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Three-quarters of British Columbians support euthanasia, and more than half recommend decriminalizing assisted suicide, according to an Angus Reid Public Poll published Monday.

The online survey compiled the opinions of 1,003 Canadian adults, with Quebec and B.C. showing the highest support for euthanasia, respectively.

Nationally, 85 per cent of Canadian respondents believe legalizing euthanasia would allow an opportunity for suffering people to ease their pain, in addition to establishing clearer regulations for doctors with end-of-life decisions.

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Further, two-thirds of Canadians agreed that legalizing euthanasia would not send the message that the lives of the sick or disabled are less valuable.

Jaideep Mukerji, public affairs vice president for Angus Reid, said the differences amongst the provinces showed interesting variations. "In Quebec, where there is a much stronger political debate surrounding euthanasia, it was interesting to note that the poll indicated that the provincial result was nearly 10 points higher than the national average," he said.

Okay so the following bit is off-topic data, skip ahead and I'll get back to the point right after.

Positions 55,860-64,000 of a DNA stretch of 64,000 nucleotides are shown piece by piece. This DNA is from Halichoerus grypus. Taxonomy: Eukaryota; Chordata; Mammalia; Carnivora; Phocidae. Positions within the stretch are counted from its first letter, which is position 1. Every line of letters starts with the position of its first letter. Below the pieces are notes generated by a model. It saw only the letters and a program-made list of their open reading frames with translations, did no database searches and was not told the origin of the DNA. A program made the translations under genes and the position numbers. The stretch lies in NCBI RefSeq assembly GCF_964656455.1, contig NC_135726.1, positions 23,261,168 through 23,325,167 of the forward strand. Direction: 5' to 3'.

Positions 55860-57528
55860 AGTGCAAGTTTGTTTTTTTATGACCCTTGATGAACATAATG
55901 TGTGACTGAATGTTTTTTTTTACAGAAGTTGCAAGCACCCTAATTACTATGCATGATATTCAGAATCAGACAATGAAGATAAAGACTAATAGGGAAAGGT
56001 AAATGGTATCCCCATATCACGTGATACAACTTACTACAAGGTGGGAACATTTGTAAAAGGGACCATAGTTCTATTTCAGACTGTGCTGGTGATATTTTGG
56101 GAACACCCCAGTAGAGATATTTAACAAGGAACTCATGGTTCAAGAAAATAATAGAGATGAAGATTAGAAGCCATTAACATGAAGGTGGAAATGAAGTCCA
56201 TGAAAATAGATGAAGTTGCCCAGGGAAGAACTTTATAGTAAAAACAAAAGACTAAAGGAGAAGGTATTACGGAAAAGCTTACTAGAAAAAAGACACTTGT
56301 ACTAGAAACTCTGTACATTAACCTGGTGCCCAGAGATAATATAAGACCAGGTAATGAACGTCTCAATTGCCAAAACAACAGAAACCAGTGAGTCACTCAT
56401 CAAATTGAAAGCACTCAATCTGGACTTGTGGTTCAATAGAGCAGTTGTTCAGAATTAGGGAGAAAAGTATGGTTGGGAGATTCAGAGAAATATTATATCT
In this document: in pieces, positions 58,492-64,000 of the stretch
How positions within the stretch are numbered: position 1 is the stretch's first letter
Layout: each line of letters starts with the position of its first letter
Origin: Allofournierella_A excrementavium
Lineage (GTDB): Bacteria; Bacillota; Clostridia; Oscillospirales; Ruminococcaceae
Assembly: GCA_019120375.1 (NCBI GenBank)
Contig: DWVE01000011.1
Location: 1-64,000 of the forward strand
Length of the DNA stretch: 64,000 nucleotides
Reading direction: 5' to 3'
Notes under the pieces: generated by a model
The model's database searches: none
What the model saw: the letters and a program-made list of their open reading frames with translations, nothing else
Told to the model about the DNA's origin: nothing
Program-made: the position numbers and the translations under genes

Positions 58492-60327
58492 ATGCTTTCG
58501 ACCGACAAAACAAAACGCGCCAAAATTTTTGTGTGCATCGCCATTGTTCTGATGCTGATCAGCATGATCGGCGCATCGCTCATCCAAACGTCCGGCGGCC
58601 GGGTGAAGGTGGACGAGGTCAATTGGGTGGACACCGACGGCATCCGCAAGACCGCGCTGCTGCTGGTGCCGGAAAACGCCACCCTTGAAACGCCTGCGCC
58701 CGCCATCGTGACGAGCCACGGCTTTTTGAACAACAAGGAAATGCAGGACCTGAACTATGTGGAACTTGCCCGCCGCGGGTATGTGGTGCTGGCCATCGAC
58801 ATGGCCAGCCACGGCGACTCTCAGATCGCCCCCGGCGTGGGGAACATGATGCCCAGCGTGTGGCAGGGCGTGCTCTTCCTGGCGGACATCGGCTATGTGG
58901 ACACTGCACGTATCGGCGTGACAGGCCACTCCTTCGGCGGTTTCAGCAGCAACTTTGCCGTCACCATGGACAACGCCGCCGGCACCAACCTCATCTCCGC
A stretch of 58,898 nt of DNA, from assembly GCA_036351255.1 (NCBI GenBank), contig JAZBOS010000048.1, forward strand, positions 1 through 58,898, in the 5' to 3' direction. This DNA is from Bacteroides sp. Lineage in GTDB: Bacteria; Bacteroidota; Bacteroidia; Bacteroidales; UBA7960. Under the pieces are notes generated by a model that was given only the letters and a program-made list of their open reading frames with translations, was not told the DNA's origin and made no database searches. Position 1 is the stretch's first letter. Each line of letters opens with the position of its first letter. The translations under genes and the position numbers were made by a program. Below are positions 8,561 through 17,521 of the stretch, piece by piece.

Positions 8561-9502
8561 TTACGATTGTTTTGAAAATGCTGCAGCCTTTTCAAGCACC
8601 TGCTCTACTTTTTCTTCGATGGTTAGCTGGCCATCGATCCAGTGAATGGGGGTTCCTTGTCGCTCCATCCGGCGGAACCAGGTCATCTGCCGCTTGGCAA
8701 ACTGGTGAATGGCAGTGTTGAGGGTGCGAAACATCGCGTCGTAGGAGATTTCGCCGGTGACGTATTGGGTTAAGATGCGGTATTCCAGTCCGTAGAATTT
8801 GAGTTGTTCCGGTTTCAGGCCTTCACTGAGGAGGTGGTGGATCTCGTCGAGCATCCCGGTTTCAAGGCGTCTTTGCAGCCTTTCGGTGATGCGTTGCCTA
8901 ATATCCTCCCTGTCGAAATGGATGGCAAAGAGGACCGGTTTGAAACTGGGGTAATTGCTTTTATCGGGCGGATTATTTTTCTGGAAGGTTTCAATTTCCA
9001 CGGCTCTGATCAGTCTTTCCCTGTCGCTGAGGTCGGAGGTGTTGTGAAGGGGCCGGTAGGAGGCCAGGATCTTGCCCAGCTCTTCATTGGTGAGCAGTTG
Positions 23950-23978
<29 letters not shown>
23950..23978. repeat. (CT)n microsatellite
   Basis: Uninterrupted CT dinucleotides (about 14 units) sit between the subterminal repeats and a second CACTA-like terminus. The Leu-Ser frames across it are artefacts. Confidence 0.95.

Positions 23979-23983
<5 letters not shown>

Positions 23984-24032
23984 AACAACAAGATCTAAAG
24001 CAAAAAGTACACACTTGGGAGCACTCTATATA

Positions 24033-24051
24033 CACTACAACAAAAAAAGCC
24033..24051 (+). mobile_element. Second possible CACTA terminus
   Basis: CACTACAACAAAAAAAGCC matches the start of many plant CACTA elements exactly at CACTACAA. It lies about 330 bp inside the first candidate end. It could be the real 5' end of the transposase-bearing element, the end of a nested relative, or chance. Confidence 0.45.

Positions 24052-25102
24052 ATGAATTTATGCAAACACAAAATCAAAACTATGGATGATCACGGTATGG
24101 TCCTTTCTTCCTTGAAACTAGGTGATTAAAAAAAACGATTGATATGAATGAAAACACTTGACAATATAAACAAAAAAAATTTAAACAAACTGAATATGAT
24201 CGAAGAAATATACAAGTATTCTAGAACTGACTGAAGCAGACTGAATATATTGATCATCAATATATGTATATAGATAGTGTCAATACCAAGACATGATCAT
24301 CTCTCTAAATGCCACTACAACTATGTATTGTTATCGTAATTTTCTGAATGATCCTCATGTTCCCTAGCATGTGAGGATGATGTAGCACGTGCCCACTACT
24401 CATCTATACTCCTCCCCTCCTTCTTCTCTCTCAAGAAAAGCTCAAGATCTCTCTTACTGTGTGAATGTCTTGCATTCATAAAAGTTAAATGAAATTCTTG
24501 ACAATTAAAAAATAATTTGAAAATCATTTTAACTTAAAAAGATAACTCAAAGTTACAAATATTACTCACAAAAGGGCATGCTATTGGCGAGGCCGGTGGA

Cheryl M. Eckstein is an anti-euthanasia activist and president of the Euthanasia Prevention Coalition. Despite her status as a chronic pain patient, which went undiagnosed for months, Eckstein remains a staunch opponent to assisted suicide. She believes the latest poll revealed a lack of public understanding on the topic of euthanasia.

"There isn't a lot of information about what is euthanasia," she said. "Some people don't really understand what it is. They think euthanasia is the same as pulling the plug."

Regardless of public misconceptions, the poll established that 50 per cent of British Columbians agree there should be no penalty applied to a parent found guilty of assisting the death of a terminally ill child, whereas only a third of Ontarians and Albertans felt the same way. Currently in Canada, it is a crime to counsel or aid someone with suicide, punishable by a 14-year prison sentence.

Ms. Eckstein said the majority of polls are misrepresentative and fail to take into account the feelings of the disabled community.

"The people who are answering [these polls]are the worried - well, people who are healthy," she said. "When they see somebody in a wheelchair or see someone needing help, they think "I wouldn't want to live like that, or suffer like that." But that doesn't get to the heart of what euthanasia means."

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